As described above, the spare region 220 exists in each of the pages 200, and information stored in the spare region 220 is used to retrieve data stored in the memory 100. That is, when a user or an apparatus desires to retrieve data stored in the memory 100, the spare regions 220 of the pages 200 are all scanned in order to extract the position of the data.

As the demands for flash memories increase, the integration density of the flash memories has also increased to tens of gigabytes. In order to initialize a memory having a structure as described above, a page can be accessed only after all spare regions of the memory are scanned, which may take more than tens of seconds.

Therefore, there exists a need for easily accessing a target page without scanning the entire memory.

SUMMARY OF THE INVENTION

Exemplary embodiments of the present invention overcome the above disadvantages and other disadvantages not described above. Also, the present invention is not required to overcome the disadvantages described above, and an exemplary embodiment of the present invention may not overcome any of the problems described above.

The present invention provides a flash memory management apparatus and method which divide blocks of a memory into data blocks and i-node blocks and respectively specify storage paths of a data, which is stored in the data blocks, in the i-node blocks in order to easily access the pieces of data by searching the i-node blocks.

The present invention also provides a flash memory management apparatus and method which correspond a different i-node to each file according to file size.

According to an aspect of the present invention, there is provided a flash memory management apparatus including a map search module searching for a map block located at a preset position of a memory among blocks that form the memory and extracting storage paths of one or more i-node blocks; a path search module searching for storage paths of a data specified in the i-node blocks based on the extraction result; and a data management module accessing the data through a storage path of the data and performs a transaction on the data.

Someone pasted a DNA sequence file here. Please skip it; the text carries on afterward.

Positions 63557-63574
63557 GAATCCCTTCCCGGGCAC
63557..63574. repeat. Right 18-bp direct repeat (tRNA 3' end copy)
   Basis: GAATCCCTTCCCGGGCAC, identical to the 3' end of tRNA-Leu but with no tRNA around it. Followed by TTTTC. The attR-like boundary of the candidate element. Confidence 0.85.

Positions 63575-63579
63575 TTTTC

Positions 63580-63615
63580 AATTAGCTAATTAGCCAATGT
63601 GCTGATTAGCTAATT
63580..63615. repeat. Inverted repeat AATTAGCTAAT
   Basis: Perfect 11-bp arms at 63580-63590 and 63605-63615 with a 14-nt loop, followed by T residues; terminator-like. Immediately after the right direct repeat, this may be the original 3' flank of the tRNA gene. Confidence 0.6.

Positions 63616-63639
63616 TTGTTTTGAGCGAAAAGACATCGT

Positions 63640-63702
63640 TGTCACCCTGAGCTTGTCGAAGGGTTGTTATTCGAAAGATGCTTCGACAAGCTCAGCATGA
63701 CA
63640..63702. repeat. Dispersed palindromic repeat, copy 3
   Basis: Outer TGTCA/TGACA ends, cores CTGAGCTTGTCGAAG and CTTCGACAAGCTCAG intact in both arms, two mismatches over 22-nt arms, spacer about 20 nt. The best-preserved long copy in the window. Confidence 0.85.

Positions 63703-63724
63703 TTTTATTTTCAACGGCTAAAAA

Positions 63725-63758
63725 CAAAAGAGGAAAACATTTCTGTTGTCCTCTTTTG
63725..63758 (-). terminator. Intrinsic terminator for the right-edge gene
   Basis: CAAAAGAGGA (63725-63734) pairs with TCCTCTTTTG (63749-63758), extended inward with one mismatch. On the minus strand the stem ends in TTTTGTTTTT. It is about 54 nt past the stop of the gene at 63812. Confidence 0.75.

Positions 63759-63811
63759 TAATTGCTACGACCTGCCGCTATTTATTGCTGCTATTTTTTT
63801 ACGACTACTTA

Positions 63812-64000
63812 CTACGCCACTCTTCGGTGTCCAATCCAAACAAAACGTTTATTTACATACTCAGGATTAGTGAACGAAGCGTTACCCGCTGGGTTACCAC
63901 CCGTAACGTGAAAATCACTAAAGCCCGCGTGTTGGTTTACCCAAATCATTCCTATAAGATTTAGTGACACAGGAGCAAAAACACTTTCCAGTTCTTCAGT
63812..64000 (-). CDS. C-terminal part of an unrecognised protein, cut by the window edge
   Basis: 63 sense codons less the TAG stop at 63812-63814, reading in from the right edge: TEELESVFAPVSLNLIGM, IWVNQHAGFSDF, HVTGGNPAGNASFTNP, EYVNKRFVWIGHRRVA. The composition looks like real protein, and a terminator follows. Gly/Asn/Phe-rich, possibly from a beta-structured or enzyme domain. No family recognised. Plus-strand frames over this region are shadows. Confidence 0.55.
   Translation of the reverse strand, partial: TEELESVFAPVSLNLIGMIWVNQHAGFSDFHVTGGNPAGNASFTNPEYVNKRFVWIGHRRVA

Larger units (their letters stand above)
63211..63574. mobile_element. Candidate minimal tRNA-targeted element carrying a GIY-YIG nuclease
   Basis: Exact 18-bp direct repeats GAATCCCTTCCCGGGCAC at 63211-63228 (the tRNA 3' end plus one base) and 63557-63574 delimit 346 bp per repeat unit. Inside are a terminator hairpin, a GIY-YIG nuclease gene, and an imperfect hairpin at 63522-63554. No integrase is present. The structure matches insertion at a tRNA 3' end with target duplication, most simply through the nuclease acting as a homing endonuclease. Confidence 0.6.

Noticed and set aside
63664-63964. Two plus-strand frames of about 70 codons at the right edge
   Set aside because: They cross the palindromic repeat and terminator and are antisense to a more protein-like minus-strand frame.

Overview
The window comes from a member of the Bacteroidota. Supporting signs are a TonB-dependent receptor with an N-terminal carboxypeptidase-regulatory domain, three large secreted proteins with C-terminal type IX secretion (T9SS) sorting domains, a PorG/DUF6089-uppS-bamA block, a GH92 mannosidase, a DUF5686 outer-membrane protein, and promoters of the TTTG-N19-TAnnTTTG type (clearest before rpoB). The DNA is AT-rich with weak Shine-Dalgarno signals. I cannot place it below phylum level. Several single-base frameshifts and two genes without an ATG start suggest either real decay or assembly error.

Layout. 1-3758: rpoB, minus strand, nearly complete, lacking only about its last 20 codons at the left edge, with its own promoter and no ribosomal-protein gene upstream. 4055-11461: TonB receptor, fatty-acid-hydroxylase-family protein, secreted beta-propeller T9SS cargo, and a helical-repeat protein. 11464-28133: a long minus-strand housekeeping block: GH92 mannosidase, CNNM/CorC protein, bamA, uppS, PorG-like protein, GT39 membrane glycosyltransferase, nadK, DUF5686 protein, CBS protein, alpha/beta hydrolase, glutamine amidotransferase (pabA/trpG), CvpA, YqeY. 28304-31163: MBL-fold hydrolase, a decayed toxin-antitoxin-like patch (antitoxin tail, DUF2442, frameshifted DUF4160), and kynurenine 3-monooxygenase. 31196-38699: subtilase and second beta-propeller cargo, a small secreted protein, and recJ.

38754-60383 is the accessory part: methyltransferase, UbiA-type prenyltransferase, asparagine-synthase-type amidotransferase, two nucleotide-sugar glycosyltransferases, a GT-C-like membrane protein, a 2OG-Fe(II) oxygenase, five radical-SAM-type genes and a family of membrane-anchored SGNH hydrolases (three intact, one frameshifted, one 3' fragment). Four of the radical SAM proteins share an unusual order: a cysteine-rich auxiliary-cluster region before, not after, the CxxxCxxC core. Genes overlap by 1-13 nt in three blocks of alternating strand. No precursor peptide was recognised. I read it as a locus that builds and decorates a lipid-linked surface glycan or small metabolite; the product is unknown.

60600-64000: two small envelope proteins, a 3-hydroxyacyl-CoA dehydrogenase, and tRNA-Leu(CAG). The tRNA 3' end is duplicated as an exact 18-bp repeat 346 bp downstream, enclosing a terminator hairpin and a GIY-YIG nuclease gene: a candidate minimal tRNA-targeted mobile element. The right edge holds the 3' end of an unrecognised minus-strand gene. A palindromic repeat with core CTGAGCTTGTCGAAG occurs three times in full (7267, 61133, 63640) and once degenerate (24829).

According to another aspect of the present invention, there is provided a flash memory management method including searching for a map block located at a preset position of a memory among blocks that form the memory and extracting storage paths of one or more i-node blocks; searching for storage paths of a data specified in the i-node blocks based on the extraction result; and accessing the data through a storage path of the data and performs a transaction on the data.

BRIEF DESCRIPTION OF THE DRAWINGS

The above and other aspects of the present invention will become more apparent by describing in detail exemplary embodiments thereof with reference to the attached drawings in which:

FIG. 1 illustrates the structure of a related art nonvolatile memory;

FIG. 2 illustrates the structure of a related art page;

FIG. 3 illustrates the structure of a memory according to an exemplary embodiment of the present invention;

FIG. 4 is a block diagram of a flash memory management apparatus according to an exemplary embodiment of the present invention;

FIG. 5 illustrates a detailed configuration of a map block according to an exemplary embodiment of the present invention;

FIG. 6 illustrates the structure of an i-node page of an i-node block according to an exemplary embodiment of the present invention;

FIG. 7 illustrates a direct reference i-node according to an exemplary embodiment of the present invention;

FIG. 8 illustrates an indirect reference i-node according to an exemplary embodiment of the present invention;

FIG. 9 is a table showing a file size for each page size according to an exemplary embodiment of the present invention;

FIG. 10 is a flowchart illustrating a memory management process according to an exemplary embodiment of the present invention;

FIGS. 1 through 13 are graphs illustrating the results of garbage collection performance tests conducted using conventional flash memory management methods and a flash memory management method according to an exemplary embodiment of the present invention;

FIG. 14 is a table showing the results of the performance tests of FIGS. 11 through 13; and

FIG. 15 is a table showing the results of another performance tests conducted using related art flash memory management methods and a flash memory management method according to an exemplary embodiment of the present invention.

DETAILED DESCRIPTION OF EXEMPLARY EMBODIMENTS OF THE INVENTION

The present invention will now be described more fully with reference to the accompanying drawings, in which exemplary embodiments of the invention are shown. The invention may, however, be embodied in many different forms and should not be construed as being limited to the exemplary embodiments set forth herein; rather, these exemplary embodiments are provided so that this disclosure will be thorough and complete, and will fully convey the concept of the invention to those skilled in the art. Like reference numerals in the drawings denote like elements, and thus their description will be omitted.

Hereinafter, exemplary embodiments of the present invention will be described in detail with reference to the accompanying drawings.